Denmark-based shipowner Nordic Shipholding A/S recorded a loss after tax of USD 0.2 million in the first quarter of 2017, compared to a profit of USD 1.5 million posted in the same period a year earlier.As disclosed, the drop in profit of USD 1.7 million was due to lower tanker time charter equivalent (TCE) revenue from the company’s vessels deployed in two pools, UPT Handy Pool and Hafnia Handy Pool, as well as higher operating expenses.“In line with expectations the softer tanker market continued in the first quarter of 2017 with a decrease in TCE revenue from USD 8.5 million in first quarter 2016 to USD 6.8 million in first quarter of 2017. First quarter of 2016 was the last strong quarter before the tanker market softened,” Knud Pontoppidan, Chairman of Nordic Shipholding, commented.In 1Q 2017, the average TCE rate earned by the vessels in the two pools was marginally lower than the forecasted daily rate, whilst the LR vessel Nordic Anne tracked the forecasted daily rate, the company said.Furthermore, EBITDA fell to USD 2.3 million in 1Q from USD 4.2 million seen in the three-month period of 2016, due to the reduced TCE revenue and higher vessel operating costs.During the quarter, the group made a partial repayment of USD 1.7 million (USD 4 million, including a USD 2.7 million cash sweep) on the term loan facility.Currently, Nordic Shipholding’s fleet is comprised of six product tankers – five Handysize and one LR1 vessel.For 2017, Nordic Shipholding expects its five Handysize vessels to remain commercially deployed in the two pools.The current time charter for the LR1 vessel will expire in November 2017 if the charterer does not exercise its one-year extension option. The company intends to explore employment options during the second half of this year.According to the company, the projected TCE revenue from the five product tankers in the pools and the income from the LR1 vessel are expected to be in the range of USD 25.5 – USD 28.5 million.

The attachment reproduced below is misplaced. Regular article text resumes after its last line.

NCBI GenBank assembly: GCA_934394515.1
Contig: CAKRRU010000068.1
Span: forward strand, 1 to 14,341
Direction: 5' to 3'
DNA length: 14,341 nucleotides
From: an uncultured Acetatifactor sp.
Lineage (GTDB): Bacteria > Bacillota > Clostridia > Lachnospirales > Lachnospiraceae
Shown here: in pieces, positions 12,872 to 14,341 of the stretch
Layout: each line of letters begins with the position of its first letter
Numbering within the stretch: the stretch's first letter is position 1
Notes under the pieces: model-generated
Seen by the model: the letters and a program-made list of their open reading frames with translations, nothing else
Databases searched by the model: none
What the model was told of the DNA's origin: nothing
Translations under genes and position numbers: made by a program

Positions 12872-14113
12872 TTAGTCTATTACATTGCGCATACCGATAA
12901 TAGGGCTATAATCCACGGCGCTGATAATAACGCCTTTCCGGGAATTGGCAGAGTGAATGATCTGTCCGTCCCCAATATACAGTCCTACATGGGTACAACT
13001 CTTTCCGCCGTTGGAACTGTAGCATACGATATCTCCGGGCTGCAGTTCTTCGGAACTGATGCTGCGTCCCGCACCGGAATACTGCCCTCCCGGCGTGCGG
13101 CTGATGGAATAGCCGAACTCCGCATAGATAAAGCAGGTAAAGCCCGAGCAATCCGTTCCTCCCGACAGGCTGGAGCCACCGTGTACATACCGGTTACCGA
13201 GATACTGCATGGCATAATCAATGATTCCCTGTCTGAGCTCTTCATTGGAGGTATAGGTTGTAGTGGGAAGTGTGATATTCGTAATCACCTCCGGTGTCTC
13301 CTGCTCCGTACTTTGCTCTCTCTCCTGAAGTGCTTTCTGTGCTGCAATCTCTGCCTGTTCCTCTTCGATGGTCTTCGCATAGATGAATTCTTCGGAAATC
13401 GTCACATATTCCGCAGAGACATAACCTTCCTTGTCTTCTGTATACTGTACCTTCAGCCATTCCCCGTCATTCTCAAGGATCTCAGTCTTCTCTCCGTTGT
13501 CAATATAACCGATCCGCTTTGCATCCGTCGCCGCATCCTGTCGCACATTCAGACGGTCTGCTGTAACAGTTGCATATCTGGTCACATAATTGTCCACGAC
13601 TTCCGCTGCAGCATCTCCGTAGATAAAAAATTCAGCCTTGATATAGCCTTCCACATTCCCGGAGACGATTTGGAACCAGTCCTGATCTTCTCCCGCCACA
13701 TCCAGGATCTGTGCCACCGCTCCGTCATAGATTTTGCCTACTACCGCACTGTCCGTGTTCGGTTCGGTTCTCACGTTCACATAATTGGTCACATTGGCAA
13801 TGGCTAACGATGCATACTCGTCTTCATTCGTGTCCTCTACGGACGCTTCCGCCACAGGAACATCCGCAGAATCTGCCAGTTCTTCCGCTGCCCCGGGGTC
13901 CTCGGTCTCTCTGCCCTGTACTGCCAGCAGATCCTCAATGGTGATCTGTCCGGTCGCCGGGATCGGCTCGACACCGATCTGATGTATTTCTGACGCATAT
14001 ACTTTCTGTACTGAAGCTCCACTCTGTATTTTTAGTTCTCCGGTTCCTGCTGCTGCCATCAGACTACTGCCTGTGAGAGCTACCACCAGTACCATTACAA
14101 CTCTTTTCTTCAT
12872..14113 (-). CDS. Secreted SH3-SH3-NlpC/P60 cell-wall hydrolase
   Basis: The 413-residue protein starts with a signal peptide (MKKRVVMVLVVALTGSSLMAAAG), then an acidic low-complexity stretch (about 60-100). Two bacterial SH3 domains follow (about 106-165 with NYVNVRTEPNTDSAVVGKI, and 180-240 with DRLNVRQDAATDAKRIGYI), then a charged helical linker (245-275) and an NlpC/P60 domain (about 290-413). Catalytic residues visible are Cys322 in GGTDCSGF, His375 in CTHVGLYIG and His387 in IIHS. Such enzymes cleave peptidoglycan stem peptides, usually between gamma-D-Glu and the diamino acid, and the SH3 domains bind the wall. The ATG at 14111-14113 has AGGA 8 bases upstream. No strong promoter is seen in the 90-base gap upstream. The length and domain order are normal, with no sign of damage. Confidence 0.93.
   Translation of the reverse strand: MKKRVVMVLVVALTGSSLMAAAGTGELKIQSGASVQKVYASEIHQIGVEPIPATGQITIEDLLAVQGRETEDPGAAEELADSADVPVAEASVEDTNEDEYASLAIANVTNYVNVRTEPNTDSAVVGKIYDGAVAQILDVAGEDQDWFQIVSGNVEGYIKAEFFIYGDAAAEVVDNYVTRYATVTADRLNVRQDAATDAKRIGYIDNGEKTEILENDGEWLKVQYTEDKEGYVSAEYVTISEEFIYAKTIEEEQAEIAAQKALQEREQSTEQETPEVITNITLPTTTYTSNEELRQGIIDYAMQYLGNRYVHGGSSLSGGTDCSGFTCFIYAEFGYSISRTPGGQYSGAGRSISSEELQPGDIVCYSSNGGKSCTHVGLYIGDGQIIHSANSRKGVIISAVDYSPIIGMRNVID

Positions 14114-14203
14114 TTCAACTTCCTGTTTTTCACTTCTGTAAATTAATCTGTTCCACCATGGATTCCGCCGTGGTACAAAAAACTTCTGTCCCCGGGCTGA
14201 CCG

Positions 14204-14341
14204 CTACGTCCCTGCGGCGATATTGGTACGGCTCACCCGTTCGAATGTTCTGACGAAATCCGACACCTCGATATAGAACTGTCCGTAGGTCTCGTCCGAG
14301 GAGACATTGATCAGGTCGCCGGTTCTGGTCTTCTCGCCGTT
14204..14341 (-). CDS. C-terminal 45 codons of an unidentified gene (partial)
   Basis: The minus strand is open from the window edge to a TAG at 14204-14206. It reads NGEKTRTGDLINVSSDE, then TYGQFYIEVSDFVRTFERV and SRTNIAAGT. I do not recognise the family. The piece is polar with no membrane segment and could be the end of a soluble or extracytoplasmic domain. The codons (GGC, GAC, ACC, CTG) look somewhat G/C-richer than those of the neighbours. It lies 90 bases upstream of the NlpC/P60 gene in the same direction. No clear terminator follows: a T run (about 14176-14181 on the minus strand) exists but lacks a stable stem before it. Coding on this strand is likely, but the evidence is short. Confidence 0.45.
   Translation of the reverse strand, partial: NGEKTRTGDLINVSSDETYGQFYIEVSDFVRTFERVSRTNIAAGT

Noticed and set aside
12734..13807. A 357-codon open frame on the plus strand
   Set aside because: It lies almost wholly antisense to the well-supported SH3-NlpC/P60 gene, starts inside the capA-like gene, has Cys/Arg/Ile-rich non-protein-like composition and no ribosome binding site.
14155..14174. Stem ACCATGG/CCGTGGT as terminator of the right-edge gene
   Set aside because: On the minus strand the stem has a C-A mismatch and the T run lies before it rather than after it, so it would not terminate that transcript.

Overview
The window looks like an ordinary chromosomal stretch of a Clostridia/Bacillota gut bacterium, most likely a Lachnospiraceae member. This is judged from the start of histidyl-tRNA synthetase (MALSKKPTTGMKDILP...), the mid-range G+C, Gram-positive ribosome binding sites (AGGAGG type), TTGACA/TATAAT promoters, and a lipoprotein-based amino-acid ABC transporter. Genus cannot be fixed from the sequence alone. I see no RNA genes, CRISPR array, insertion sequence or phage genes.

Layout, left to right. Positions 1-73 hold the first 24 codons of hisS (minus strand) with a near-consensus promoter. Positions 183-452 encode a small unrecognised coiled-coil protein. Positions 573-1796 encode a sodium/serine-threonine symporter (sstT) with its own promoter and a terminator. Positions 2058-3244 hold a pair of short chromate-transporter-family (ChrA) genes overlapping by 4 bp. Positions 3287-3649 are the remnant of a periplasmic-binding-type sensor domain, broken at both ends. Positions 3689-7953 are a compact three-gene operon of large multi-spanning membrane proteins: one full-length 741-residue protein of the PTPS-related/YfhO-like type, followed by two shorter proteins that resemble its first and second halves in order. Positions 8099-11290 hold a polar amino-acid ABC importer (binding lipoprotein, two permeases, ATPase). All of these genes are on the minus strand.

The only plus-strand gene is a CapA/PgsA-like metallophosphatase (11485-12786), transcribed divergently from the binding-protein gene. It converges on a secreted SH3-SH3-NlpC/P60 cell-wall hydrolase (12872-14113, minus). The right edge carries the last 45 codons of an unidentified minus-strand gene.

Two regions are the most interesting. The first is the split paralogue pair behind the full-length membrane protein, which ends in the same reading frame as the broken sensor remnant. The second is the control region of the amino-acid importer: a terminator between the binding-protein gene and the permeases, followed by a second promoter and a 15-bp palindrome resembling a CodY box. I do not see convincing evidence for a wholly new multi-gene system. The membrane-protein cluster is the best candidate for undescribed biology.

zoom The outlook for global container port demand growth is now more optimistic and Chinese players are on the acquisition trail in an aggressive and highly confident manner, shipping consultancy Drewry said.Drewry’s container port demand forecast is more positive than in last year’s report, exhibiting a 4% CAGR and adding a further 152 million TEU of port throughput to the global total by 2021. This is a consequence of improved port throughput growth rates in the second half of 2016 and into 2017, and a more positive general global economic outlook.However, there remain numerous risks and uncertainties at present, including tensions in the Middle East and Korean peninsula, the protectionist and unpredictable stance of the US administration, and the impact of Brexit. This is one reason why the global container port capacity is projected to increase by a CAGR of 2.7%, based on confirmed additions only.“While there are certainly some encouraging signs for the demand growth outlook, the risk profile for terminal operators has increased and most of the traditional global/international players remain cautious. The exception to this are the Chinese port companies who are pursuing expansion and investment both at home and overseas in an unprecedentedly aggressive manner,” Neil Davidson, Drewry’s senior analyst for ports and terminals, said.Merger and acquisition activity in the port sector is at a high level. About USD 3.1 billion worth of deals have been struck so far in 2017, driven by Chinese companies such as Cosco Shipping Ports and China Merchants Ports. In the last year, more than half of the acquisitions by global/international terminal operators have been made by Chinese players.Cosco Shipping Ports has moved up Drewry’s operator league table as a result of the merger of Cosco and China Shipping, and will move further up in the coming years due to the acquisition of Noatum and OOCL’s terminals. The China Cosco Shipping group is projected to add the most capacity of any of the global/international terminal operators over the next five years.“The Chinese players are more comfortable with risk than the established international operators right now, and have a geo-political strategy rather than a purely financial one. They are snapping up assets and opportunities and have the appetite and financial clout to take many more in the coming years,” added Davidson.